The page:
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I'm on Crunchbang 64 bit, Conky shows that I'm using 4% of my CPU.

But I can feel the CPU burning so hot, got Spotify, Chrome and couple other apps running. On windows 7 chrome uses about half of the CPU, how come everything uses only 4% on Crunchbang (I'm using the same chrome version and same plugins and everything on Windows and Crunchbang), sometimes I see the CPU usage like 6% or 8%, even that is too low.

I know that Crunchbang is lightweight that's why I installed it but the numbers I'm seeing are hard to believe, something isn't right.

Edit

My Conky.conf and my Conkyrc.

As of right now, CPU usage between 2% and 4%, CPU temp between 84 and 86 degrees Celsius. (Between 183 and 186 degrees Fahrenheit), I'm using lm-sensors to monitor the CPU temperature.

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Can you provide your conky.conf file please? Most likely you're grabbing the wrong data regarding the CPU/System's temperature. –  slm Aug 20 '13 at 23:31
    
@slm I edited the question Sir. –  Fischer Aug 21 '13 at 0:30
2  
Sounds like your issue isn't CPU usage or load, it just feels hot. Part of the answer is: that's laptops for you. The other bit is to give it a thorough vacuuming anyplace you can find an air inlet/outlet. 86°C is kinda hot and you want the cooling system to get as much air as it can. Alternatively, you can keep it immersed in liquid nitrogen, but it makes it a little hard to type that way. –  msw Aug 21 '13 at 3:50
    
Which one is giving you 4%? The CPU Usage:$color $cpu%from your conky.conf or the CPU usage:$alignr${cpu cpu0}% from conkyrc? The two are different. –  terdon Aug 21 '13 at 13:09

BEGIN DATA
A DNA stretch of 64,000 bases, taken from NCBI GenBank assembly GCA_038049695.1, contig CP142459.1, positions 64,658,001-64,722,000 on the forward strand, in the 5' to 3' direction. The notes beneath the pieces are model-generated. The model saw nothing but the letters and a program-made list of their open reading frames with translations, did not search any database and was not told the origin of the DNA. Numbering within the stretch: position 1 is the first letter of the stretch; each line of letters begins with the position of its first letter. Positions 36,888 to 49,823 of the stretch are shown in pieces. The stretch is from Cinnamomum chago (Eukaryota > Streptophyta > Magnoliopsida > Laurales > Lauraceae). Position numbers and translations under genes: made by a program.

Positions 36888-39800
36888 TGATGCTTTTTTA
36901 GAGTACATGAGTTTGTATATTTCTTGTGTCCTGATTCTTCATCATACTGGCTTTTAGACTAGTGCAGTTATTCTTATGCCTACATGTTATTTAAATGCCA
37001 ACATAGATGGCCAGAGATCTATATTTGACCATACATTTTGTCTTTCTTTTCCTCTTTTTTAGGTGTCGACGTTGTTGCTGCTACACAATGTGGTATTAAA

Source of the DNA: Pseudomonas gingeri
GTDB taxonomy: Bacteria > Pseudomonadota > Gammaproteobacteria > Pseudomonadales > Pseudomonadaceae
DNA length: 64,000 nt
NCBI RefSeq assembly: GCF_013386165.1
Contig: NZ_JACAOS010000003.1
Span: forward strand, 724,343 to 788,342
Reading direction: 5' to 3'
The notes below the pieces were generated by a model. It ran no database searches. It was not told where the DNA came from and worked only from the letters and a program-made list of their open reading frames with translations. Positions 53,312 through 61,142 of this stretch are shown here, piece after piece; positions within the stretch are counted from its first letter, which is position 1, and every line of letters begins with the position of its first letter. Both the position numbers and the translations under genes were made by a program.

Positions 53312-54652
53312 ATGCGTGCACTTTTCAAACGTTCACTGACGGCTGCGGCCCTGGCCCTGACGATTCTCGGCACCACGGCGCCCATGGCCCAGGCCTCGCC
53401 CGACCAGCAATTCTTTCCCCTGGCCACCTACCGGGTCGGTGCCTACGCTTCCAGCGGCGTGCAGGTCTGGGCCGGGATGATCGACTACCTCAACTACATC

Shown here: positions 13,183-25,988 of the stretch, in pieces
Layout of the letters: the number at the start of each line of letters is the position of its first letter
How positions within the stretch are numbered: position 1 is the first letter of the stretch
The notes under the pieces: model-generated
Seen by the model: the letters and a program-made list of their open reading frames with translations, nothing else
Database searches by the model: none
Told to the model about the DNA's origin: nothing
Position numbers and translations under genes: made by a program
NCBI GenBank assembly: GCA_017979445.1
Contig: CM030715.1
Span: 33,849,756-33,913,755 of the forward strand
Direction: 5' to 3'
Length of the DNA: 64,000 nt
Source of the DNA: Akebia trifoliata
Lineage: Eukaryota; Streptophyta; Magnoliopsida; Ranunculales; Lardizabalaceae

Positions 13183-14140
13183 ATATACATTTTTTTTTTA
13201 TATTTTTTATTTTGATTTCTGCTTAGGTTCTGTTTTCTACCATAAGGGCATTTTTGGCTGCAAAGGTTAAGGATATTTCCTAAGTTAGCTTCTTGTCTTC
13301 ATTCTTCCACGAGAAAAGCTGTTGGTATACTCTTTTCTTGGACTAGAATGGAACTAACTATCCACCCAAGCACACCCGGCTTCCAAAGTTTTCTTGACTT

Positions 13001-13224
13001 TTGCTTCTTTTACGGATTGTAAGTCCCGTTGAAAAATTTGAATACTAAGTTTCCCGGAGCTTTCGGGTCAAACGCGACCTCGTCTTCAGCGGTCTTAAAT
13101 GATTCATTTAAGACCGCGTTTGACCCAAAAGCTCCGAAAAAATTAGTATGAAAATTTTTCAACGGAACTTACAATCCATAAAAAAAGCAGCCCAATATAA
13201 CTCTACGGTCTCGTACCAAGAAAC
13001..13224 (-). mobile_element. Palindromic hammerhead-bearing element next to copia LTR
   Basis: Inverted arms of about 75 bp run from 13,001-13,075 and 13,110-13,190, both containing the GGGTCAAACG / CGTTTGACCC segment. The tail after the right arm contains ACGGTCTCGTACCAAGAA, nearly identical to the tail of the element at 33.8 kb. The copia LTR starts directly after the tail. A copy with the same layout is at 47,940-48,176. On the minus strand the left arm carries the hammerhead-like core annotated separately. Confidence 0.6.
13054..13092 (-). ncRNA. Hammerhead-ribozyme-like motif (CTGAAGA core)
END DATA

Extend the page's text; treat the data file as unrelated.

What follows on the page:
@terdon i think it's the one from conkyrc –  Fischer Aug 21 '13 at 16:04

1 Answer 1

I would suggest using the application lm_sensors to get your systems temperature readings. You can see the output by of this command with the command sensors.

For example:

$ sensors
acpitz-virtual-0
Adapter: Virtual device
temp1:        +56.0°C  (crit = +100.0°C)

thinkpad-isa-0000
Adapter: ISA adapter
fan1:        3815 RPM
temp1:        +56.0°C  
temp2:         +0.0°C  
temp3:         +0.0°C  
temp4:         +0.0°C  
temp5:         +0.0°C  
temp6:         +0.0°C  
temp7:         +0.0°C  
temp8:         +0.0°C  

Setting it up can be tricky sometimes though.

Setup

Depending on your distro you'll likely have to give the command apt-get install lm_sensors or yum install lm_sensors.

Once installed it needs to be configured. You can use the tool provided to do this, sensors-detect. It's interactive (in a terminal) so you'll have to answer several questions to help it identify your system. This is usually the step that trips most people up, but give it a try.

Back to conky

Once you have lm_sensors installed and configured you can add lines like these to incorporate output from external commands into conky's display.

For example, say we want to grab the temperature from the sensor's command. This line from the output above:

temp1:        +56.0°C  

This command will grab just the value:

$ sensors|grep temp1|tail -1|awk '{print $2}'
+56.0°C

To get conky to do this you'd add a line like this to your .conf file:

${execi 20 sensors |grep temp1|tail -1|awk '{print $2}'}

You can then incorporate the above line into your .conf file where ever you'd like the temperature to show up.

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Those thinkpads have nice thermal design. I usually hit 66°C on my embarrassed-be-named-lappy running ondemand clock at 1/4 max clock. –  msw Aug 21 '13 at 3:45

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